Much like his compatriot and rival Greg van Avermaet, Philippe Gilbert’s peak condition was observed earlier in the season. Victorious at the Tour de Flanders and Amstel Gold Race in April, when he looked rejuvenated following his departure from BMC, the former World Champion (2012) faded as the season went on to pass incognito through the recent Tour of Britain. Nevertheless, Gilbert is savvy and experienced, perfectly aware of what’s necessary to navigate a race like this, and a four-time Monument winner. You simply can’t discount him, much less when he’ll enjoy the freedom to go on his own.
Crowned European Champion just a month ago, Alexander Kristoff would have been hailed as an all-out favourite on home soil if not for a 2017 season that has unfolded several rungs below his standards. Wins have been hard to come by for the 30-year-old, especially at the World Tour level (just two), and a plethora of podiums and top ten finishes don’t conceal the fact that he’s been on the losing end of many clashes with the main opponents he’ll face in Bergen. Heck, in his current form, we’re not even sure he would crack a 40-men leading group at the top of Salmon Hill on the last lap… Kristoff may transcend himself at the sight of a throng of Norwegian fans and flags, but we won’t count on it, not even if the race is decided on a mass sprint.
On the contrary, the other Norwegian hope, Edvald Boasson Hagen, should be monitored closely by the other favourites. The 30-year-old impressed at the Tour of Britain earlier this month, and the familiar surroundings may be exactly what he needs to finally get over the hump and secure a major triumph for his career. After all, this season, Boasson Hagen has already snatched victories on the overall classifications of the Tour de Fjords and Tour of Norway, and understanding how to thrive at home is always important, regardless of the disparity between those races and the Worlds. In addition, let’s hope taking part in last Wednesday’s individual time trial didn’t emptied his tank.
✮✮ (2 stars)
Elia Viviani (Italy), Diego Ulissi (Italy), Sonny Colbrelli (Italy), Oliver Naesen (Belgium), Tim Wellens (Belgium), Tony Gallopin (France), Michael Albasini (Switzerland), Rui Costa (Portugal), Daniel Martin (Ireland)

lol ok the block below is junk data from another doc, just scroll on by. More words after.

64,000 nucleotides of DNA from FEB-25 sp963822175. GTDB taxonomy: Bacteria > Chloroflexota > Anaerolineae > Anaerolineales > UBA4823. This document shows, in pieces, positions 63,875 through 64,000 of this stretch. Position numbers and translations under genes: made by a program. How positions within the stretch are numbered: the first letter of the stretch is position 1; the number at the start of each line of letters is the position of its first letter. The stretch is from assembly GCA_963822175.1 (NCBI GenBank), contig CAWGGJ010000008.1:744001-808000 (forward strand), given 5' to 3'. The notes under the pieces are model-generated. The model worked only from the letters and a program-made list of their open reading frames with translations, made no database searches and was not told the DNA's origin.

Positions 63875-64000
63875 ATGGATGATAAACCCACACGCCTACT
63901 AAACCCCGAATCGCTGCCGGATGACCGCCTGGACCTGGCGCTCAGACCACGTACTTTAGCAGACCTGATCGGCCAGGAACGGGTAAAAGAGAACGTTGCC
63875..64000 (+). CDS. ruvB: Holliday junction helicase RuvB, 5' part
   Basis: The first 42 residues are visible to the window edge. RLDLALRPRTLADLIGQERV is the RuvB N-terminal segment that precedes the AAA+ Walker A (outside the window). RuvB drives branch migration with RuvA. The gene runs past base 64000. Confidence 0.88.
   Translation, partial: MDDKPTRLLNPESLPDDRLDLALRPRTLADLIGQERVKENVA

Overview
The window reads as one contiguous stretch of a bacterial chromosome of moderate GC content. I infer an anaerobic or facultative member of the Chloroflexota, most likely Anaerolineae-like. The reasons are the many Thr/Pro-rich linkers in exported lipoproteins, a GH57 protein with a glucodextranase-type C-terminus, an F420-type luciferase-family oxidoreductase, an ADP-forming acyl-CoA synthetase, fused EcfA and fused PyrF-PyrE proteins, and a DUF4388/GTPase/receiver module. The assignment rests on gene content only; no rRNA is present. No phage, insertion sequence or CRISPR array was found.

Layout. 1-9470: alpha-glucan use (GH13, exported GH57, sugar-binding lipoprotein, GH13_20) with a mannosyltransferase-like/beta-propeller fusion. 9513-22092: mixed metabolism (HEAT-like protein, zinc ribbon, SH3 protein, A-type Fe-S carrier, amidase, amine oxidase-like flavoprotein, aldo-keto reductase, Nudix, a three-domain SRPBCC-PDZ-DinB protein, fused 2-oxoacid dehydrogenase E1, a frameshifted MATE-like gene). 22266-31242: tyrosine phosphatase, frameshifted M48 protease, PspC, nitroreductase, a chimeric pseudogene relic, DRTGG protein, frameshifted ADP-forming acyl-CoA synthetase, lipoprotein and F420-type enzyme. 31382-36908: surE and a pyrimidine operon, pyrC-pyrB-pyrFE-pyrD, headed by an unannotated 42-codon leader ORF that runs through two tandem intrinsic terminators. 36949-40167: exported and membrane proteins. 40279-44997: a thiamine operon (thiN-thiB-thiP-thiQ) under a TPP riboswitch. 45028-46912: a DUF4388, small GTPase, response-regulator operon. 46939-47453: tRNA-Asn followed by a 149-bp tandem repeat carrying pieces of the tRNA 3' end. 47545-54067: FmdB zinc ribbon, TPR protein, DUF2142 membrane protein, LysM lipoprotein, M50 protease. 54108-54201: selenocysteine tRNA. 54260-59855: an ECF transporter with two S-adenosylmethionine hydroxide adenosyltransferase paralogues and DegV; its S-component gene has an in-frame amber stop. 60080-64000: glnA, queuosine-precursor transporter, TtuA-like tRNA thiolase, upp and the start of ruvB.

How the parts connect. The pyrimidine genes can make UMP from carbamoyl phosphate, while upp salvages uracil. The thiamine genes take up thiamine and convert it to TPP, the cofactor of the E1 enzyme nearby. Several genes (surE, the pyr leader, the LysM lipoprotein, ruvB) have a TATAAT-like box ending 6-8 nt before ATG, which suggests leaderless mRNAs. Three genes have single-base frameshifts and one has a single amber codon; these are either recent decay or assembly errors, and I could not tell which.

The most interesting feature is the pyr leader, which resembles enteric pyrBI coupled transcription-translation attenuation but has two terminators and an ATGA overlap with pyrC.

This “two stars” echelon is a heterogeneous group that agglutinates backup options and leaders from smaller nations, with the Italian trio, in particular, sticking out as wildcards to keep an eye on.
Sprinter Elia Viviani racked up two important World Tour wins recently (Bretagne Classic and Hamburg Cyclassics) and held his own at the Milan-San Remo earlier this season, yet help may be hard to come by if he struggles on one of the ascents. Moreover, in a crowded finish, compatriot Sonny Colbrelli, who has toppled Viviani twice in the last weeks, could overrule his challenge, while Diego Ulissi is an adaptable option Italy will save in the back pocket to play judiciously. A two-time World Champion in the junior ranks, the 28-year-old, who won the GP de Montreal two weeks ago, is a respectable finisher in small groups, however you won’t find many relevant appearances in races with this mileage on his career to date.
Belgium’s Tim Wellens is aggressive, fearless, unpredictable and a lock to emerge on a breakaway sometime during the race, but equally unlikely to be given much leeway by the peloton or conserve enough energy to follow the best when the race breaks loose. Moreover, he offers few guarantees in terms of final acceleration, which limits his upside. Oliver Naesen, the well-rounded Belgian Champion, is another rider capable of agitating the race, but he’ll probably be asked to save his energy for the benefit of others.